The health benefits of golf for all ages have again been highlighted in a new video from The R&A, proving that the recommended 10,000 daily steps can be surpassed in an 18-hole round.
At the recent Girls Amateur Championship at Ardglass in Northern Ireland, players, coaches and spectators were armed with step counters to see how many steps they would accumulate during a round.
With all participants averaging well over 12,000 steps, their results meant they had exceeded the recommended daily step count within four hours.
Scotland’s Hannah Darling, the inaugural Girls Under 16 winner in April, and Norwegian twins Thea and Tomine Bjerkelo revealed their tally and highlighted the health benefits they gain from playing golf, both physically and mentally. The Swiss coach, Marc-Pierre Campos, also outlined how many steps he undertakes through his work on the course.
Darling, 15, said, “Golf’s really good for steps as you don’t realise you are doing that many. You get fitter and your mind is definitely exercised by playing golf.”
Golf is also a unique sport for spectators. Previous research has found that during the 2012 Ryder Cup spectators collectively walked four times around the world. A study at the 2016 Paul Lawrie Match Play event demonstrated that spectators walked on average 11,589 steps with 82.9% of spectators achieving the daily physical activity recommendations.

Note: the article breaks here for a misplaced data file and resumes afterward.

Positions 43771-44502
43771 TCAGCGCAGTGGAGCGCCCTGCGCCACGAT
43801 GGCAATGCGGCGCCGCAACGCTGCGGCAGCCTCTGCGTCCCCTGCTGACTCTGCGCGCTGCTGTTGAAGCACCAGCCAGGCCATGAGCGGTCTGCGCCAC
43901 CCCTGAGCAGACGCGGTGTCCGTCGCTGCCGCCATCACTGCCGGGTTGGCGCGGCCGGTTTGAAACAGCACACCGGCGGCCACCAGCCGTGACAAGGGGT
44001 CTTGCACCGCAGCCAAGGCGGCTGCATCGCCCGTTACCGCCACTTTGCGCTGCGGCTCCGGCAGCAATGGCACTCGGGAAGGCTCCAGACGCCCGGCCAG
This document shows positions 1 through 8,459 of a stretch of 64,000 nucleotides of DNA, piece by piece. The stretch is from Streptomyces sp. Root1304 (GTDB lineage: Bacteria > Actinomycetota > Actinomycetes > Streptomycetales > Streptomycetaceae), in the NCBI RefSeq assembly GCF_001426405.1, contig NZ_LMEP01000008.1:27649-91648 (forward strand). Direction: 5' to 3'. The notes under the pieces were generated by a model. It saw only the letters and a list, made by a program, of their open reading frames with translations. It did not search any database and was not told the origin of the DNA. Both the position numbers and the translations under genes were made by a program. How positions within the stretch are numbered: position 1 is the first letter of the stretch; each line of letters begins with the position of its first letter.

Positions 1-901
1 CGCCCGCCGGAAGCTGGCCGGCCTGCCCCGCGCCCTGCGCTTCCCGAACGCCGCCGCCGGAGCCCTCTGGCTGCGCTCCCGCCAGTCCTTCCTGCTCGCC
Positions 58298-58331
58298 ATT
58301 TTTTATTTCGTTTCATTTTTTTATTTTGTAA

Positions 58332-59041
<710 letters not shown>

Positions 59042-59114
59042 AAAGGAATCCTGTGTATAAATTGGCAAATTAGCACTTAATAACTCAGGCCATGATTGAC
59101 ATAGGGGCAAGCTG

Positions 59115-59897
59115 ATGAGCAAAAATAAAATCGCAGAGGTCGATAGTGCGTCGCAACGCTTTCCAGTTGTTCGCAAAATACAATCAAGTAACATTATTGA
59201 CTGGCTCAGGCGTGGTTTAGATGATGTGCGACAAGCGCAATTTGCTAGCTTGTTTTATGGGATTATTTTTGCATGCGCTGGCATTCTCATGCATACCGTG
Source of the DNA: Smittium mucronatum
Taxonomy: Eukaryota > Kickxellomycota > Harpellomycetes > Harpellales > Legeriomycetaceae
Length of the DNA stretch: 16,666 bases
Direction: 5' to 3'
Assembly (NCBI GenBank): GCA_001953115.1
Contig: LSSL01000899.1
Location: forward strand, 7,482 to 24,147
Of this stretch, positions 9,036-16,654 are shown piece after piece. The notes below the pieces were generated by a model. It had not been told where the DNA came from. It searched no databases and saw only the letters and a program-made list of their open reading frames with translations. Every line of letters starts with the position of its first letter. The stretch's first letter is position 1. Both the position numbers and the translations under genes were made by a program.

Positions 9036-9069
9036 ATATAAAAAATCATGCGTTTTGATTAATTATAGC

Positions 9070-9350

Achieving these goals on a regular basis is associated with a number of physical and mental health benefits including 35% reduction in cardiovascular disease, 40% reduction in type 2 diabetes, 30% reduction in colon cancer, 30% reduction in depression and dementia.
The R&A has this year been stepping up its efforts to widely communicate the health benefits of golf in order to increase participation among golfers and non-golfers, improve the public image of the sport and increase support for golf in the political arena.
As a partner in the World Golf Foundation, The R&A has played a key role in the work of the Golf & Health Project, notably supporting the work of researchers at the University of Edinburgh – fronted by lead researcher and Chief Medical Officer on the European Tour, Dr Andrew Murray – who has conducted the largest and most comprehensive study of golf and health to date.
As part of this year’s activity, the 1st International Congress on Golf and Health is to be staged next month in London.
The R&A is sponsoring the Congress, with the objective to increase interest and participation in the sport by helping players, potential players, the golf industry and policy makers understand what actions can lead to better health, through golf.